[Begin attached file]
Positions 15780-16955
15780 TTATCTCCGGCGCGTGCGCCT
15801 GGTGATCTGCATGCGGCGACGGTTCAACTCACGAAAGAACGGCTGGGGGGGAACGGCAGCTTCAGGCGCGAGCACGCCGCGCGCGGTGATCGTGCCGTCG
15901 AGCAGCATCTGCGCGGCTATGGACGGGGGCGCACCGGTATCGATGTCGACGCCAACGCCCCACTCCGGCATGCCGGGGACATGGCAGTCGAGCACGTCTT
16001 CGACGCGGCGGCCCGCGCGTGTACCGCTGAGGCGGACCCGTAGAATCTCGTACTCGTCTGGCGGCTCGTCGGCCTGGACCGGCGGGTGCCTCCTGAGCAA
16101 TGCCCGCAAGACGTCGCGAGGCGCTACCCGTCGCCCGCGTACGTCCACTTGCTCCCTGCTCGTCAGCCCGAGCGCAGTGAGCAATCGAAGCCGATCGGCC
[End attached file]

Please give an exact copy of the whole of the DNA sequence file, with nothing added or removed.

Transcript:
Positions 15780-16955
15780 TTATCTCCGGCGCGTGCGCCT
15801 GGTGATCTGCATGCGGCGACGGTTCAACTCACGAAAGAACGGCTGGGGGGGAACGGCAGCTTCAGGCGCGAGCACGCCGCGCGCGGTGATCGTGCCGTCG
15901 AGCAGCATCTGCGCGGCTATGGACGGGGGCGCACCGGTATCGATGTCGACGCCAACGCCCCACTCCGGCATGCCGGGGACATGGCAGTCGAGCACGTCTT
16001 CGACGCGGCGGCCCGCGCGTGTACCGCTGAGGCGGACCCGTAGAATCTCGTACTCGTCTGGCGGCTCGTCGGCCTGGACCGGCGGGTGCCTCCTGAGCAA
16101 TGCCCGCAAGACGTCGCGAGGCGCTACCCGTCGCCCGCGTACGTCCACTTGCTCCCTGCTCGTCAGCCCGAGCGCAGTGAGCAATCGAAGCCGATCGGCC